This month’s speaker at Bristol Quilters was Katharine Guerrier, who is a really well-known British quilter who has been extraordinarily influential on many quilters through her books and workshops. Her website is http://www.katharineguerrier.com/. She came and gave us her talk on small, medium and large quilts and brought a great number of pieces with her. I love the fact that she works almost exclusively with patterned fabric, and, when asked if she ever used hand-dyed cloth said that she would rather spend the time sewing rather than dyeing. I know how she feels. I am happy to pay other people to dye fabric rather than do it myself. I don’t want the mess and the faff, although I really love the effect. It is also great to see someone who clearly delights in pattern and piles it into her quilts.
She is also the doyenne of the scrap quilt, which is another form dear to the hearts of people who love fabric. I loved her little quilts which she calls pinboard quilts. These are made so that people can pin them up to admire lovely fabric on their pinboards, and also so that quilters can try out ideas. The little quilts are quick to make so trying something out isn’t a great investment either in time or money.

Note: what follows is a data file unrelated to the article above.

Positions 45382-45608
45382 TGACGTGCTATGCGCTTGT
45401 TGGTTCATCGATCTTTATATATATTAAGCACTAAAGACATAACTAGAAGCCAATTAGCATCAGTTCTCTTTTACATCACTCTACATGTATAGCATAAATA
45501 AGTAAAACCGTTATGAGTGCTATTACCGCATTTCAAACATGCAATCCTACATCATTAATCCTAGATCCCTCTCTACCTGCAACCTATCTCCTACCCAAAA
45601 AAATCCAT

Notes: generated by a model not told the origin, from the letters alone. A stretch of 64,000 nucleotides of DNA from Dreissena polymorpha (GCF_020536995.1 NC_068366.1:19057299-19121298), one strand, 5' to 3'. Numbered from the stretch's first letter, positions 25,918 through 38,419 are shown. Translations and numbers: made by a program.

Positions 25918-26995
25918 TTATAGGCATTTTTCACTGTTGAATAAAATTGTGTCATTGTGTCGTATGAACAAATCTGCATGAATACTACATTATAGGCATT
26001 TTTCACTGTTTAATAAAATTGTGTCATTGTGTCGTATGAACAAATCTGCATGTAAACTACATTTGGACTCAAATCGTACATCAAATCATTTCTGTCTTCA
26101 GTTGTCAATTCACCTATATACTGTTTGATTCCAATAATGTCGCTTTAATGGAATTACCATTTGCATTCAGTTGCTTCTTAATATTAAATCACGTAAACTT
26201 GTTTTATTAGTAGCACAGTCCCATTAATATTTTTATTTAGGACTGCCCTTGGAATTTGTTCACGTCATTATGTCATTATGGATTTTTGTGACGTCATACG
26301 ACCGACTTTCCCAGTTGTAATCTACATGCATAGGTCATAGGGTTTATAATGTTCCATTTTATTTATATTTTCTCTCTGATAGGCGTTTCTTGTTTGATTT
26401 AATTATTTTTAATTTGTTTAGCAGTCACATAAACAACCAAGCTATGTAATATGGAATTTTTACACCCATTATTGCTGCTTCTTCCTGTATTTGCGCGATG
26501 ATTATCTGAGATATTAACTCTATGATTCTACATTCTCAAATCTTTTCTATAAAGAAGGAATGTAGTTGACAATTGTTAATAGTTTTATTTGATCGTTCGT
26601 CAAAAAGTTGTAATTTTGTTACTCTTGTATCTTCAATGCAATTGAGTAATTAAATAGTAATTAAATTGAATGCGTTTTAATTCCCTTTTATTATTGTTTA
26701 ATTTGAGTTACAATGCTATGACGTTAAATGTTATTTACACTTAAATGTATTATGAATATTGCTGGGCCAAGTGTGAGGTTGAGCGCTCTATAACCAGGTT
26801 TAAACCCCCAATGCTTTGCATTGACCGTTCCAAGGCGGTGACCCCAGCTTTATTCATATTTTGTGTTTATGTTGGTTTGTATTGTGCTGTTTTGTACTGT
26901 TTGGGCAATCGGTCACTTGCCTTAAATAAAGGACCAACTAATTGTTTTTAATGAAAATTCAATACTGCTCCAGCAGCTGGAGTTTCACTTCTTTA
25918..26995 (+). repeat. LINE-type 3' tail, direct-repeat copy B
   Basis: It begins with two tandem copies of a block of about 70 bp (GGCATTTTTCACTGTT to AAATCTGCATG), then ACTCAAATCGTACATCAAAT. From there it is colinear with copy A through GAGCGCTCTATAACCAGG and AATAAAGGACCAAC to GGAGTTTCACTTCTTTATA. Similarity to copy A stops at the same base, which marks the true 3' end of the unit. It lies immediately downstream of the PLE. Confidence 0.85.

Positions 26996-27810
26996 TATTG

I was also struck by the back of her quilts which often contain leftover blocks from other projects stitched with large blocks of fabric. She said that she thought the backs were sometimes really successful as quilts because she was thinking less about them and so they were freer and more spontaneous. They did look a bit like the celebrated Gee’s Bend quilts and had a real liveliness
Katharine Guerrier is clearly a well-loved figure in quilting in the UK. There was a stifled cheer when she got up to speak and a stampede to have a closer look at her work. I really like contemporary work and art quilts, but it was a delight to spend an evening with Katharine Guerrier and her wonderful jewel-coloured, saturated palette and her beautifully made work.